The Adirondack Crabapple is an award-winning crabapple tree variety, the recipient of the Award of Garden Merit from the Royal Horticultural Society. It reaches a mature height of 12 to 15 feet and a spread of 6-10 feet. Once established, the tree is drought-tolerant.
White flowers bloom in late spring, and it is one of the most extravagant flower trees. Fruit follows the half-an-inch-wide flowers and lasts into winter. Birds enjoy feasting on any unpicked mushy fruit.
The fruit is toxic to dogs, cats, and horses. The Adirondack Crabapple Tree is most popular in small cities or cottage gardens. Check availability.
Purple Prince Crabapple
The Purple Prince Crabapple tree is unique, with its superb rose red flowers blooming in mid-spring and purple leaves showcased all summer long. Maroon fruits appear in the fall and stay through winter. This tree will add ornamental value to any landscape.
Reaching 16 to 18 feet at maturity with a spread of 15 to 18 feet, the Purple Prince grows great in groups of three or along driveways. They also work great as a landscape backdrop. Check availability.
The Prairiefire Crabapple’s dark pink or red flowers attract tree lovers to this variety. These remarkable flowers last a long time, then become dark green with purple-red veins over the summer before turning bronze in fall when fruit blossoms.
The tree was introduced at the University of Illinois in 1982 as a disease-resistant tree, and the misspelling of the name was intentional. It’s self-fertile and a bold addition to all types of landscapes. Check availability.
The Robinson Crabapple tree blossoms large deep-pink flowers that add ornamental value to any landscape. Popular for photographing and movie scenes, the Robinson Crabapple is sweet, fragrant, and loved by pollinators.
Mature trees will reach 15 to 20 feet tall with a spread of 15 to 25 feet. The tree never fails to attract attention, so be prepared to be the center of the neighborhood if you decide to add this tree to your yard. Check availability.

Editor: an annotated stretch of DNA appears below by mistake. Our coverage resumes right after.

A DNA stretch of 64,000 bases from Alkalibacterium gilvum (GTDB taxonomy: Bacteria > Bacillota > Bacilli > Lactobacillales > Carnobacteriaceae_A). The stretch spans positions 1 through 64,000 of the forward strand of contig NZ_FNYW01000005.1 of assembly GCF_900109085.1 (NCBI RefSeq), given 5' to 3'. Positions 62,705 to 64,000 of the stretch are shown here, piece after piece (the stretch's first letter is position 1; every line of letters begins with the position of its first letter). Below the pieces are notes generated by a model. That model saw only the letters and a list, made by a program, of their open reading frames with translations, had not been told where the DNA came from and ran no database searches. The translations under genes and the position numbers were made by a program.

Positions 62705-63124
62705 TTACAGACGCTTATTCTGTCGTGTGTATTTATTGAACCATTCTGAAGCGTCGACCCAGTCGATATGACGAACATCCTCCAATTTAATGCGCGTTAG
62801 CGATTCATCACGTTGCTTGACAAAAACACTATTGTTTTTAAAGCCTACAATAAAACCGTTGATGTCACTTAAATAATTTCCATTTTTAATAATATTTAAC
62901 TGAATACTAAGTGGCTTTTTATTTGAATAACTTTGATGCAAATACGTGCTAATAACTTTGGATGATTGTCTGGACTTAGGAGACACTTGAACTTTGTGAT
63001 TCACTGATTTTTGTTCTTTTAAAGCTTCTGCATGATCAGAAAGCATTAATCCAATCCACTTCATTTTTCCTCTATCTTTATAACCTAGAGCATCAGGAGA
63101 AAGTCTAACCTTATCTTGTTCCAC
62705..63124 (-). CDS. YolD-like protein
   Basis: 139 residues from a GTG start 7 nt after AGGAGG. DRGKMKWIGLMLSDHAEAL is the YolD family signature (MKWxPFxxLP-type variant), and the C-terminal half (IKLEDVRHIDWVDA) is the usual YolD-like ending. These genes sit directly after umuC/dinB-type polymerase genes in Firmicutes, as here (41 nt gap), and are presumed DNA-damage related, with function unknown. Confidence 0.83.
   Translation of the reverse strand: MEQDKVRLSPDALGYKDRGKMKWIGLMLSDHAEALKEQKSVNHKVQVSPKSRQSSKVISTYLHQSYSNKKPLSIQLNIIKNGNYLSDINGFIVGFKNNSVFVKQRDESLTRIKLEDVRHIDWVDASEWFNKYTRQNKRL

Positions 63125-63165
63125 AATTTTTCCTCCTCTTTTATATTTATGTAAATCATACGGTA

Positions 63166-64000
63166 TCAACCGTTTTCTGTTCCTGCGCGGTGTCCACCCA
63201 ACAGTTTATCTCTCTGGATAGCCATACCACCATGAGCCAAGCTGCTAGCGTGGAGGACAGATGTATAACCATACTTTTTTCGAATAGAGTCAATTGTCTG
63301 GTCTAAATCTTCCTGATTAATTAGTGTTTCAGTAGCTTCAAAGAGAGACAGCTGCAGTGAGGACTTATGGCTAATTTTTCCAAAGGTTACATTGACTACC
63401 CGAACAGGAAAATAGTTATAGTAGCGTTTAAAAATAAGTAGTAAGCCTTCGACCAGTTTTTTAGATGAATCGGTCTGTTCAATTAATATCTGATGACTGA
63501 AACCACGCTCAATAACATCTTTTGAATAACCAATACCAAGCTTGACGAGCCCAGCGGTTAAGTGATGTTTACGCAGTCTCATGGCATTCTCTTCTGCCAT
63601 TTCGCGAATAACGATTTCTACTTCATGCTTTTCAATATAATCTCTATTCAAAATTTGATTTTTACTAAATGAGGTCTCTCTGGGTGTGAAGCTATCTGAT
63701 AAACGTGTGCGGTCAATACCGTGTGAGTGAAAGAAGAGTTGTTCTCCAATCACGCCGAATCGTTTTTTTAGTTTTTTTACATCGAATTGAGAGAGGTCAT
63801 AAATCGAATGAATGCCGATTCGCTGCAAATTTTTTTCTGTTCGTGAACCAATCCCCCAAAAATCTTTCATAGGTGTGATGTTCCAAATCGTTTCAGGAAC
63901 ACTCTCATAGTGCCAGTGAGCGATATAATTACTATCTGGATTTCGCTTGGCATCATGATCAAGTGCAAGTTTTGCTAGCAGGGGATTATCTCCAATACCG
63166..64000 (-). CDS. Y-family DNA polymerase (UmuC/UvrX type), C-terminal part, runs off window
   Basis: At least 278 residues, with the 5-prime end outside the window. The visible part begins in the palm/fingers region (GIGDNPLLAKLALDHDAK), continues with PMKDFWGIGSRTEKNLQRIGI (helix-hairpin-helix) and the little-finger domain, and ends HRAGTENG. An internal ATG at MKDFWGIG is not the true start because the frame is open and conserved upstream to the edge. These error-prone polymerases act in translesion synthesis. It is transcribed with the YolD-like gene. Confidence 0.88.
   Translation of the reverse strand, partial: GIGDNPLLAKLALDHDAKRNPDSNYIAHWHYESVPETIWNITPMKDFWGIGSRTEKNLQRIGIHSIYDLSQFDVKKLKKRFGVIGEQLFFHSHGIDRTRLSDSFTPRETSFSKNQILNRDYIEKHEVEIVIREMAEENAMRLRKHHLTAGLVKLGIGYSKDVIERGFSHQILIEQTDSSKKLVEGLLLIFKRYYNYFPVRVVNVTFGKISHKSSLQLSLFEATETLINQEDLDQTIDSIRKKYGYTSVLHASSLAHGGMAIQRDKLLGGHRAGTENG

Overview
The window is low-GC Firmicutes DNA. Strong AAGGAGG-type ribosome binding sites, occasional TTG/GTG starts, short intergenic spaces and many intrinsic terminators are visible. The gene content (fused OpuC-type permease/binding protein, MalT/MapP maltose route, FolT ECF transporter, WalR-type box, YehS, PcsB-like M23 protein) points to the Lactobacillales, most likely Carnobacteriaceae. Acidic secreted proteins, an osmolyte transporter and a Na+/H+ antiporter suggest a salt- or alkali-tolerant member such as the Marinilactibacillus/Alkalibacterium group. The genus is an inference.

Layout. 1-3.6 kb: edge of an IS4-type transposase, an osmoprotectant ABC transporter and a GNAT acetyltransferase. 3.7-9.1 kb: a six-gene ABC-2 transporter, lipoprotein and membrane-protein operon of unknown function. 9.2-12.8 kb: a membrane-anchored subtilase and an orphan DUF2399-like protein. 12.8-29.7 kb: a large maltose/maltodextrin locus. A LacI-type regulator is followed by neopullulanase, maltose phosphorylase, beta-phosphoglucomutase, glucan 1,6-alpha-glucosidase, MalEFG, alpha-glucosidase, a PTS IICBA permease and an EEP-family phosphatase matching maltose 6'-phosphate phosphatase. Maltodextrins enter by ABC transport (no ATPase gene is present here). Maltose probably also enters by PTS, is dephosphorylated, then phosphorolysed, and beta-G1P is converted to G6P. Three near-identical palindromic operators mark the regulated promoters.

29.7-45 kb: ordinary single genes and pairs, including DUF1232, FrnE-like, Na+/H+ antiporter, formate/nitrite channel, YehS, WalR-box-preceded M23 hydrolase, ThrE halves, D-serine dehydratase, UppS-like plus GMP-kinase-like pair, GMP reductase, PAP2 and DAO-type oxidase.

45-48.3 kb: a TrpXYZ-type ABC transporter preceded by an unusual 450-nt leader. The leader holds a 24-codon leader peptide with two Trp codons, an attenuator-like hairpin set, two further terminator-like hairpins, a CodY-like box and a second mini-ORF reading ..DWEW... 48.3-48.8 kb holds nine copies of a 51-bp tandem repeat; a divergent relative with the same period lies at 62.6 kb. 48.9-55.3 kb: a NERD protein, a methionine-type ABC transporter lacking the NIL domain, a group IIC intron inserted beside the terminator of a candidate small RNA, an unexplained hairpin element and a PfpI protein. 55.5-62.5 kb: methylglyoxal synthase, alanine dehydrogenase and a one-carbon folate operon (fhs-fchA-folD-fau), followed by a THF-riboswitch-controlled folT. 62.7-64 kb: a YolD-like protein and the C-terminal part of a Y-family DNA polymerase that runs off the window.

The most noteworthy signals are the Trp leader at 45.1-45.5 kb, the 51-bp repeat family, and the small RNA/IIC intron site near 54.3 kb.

The Profusion Crabapple tree variety is an incredible tree with beautiful pink flowers in the spring that fade to green leaves throughout the summer. Fall brings orange leaves and tiny delicious fruits.
This tree is the perfect accent to most yards, growing 15 to 20 feet at maturity with a spread of 20-30 feet. Check availability.
Harvest Gold Crabapple
The Harvest Gold crabapple is a warm addition to any landscape, with delicate white flowers in the spring and yellow-golden fruits that blossom summer through winter. The tree’s green leaves will turn a golden hue in the fall.
A mature Harvest Gold will grow 20 to 25 feet, with a width between 15 to 20 feet. They make a fantastic focal point for landscapes.
Donald Wyman Crabapple
The Donald Wyman Crabapple variety was a chance seedling discovered at Harvold’s Arnold Arbortorean, with the head horticulturist being named none other than Donald Wyman.
This tree is a great choice for home gardens, with a beautiful canopy for shade and dark pink flowers that age to pure white in the spring. It’s no surprise it’s a bird and butterfly magnet. Mature trees of this variety reach 15 to 20 feet and spread 17 to 20 feet wide. Check availability.
The Firebird Crabapple tree variety originates from an open-pollinated seedling of the Sargent Crabapple. It is a compact version of its parent that grows more upright during its younger years.
Reaching only eight feet tall at maturity and twelve feet spread, the Firebird has gorgeous white, fragrant, single blooms in the spring and green foliage that turns yellowish in fall. Tiny red fruits last through winter. Check availability.
The Whitney Crabapple tree variety originated in Franklin Grove, Illinois, around 1869. Producing beautiful pink and white flowers in spring and golfball-sized fruit, perfect for canning and cider in the fall. Mature trees reach 12 to 15 feet tall and the same width. Check availability.
Red Baron Crabapple
The Red Baron Crabapple tree variety is distinguished by its large clusters of red flowers in the spring, covering its branches with intense scarlet. Copper leaves emerge before transitioning to a green, then bright orange appears in the fall, bringing with them cherry-sized red fruit.
Mature trees are 15 to 20 feet, with a mature spread of only six to eight feet wide, making them perfect for small landscapes. Check availability.
Brandywine Crabapple trees start in spring with pretty rose-red buds that open to fragrant, pink rose-like flowers. It grows up to 15 to 20 feet tall and wide.
They require only minimal pruning in late winter and are relatively low-maintenance and disease resistant. However, they are toxic to cats, dogs, and horses.
Golden Raindrops Crabapple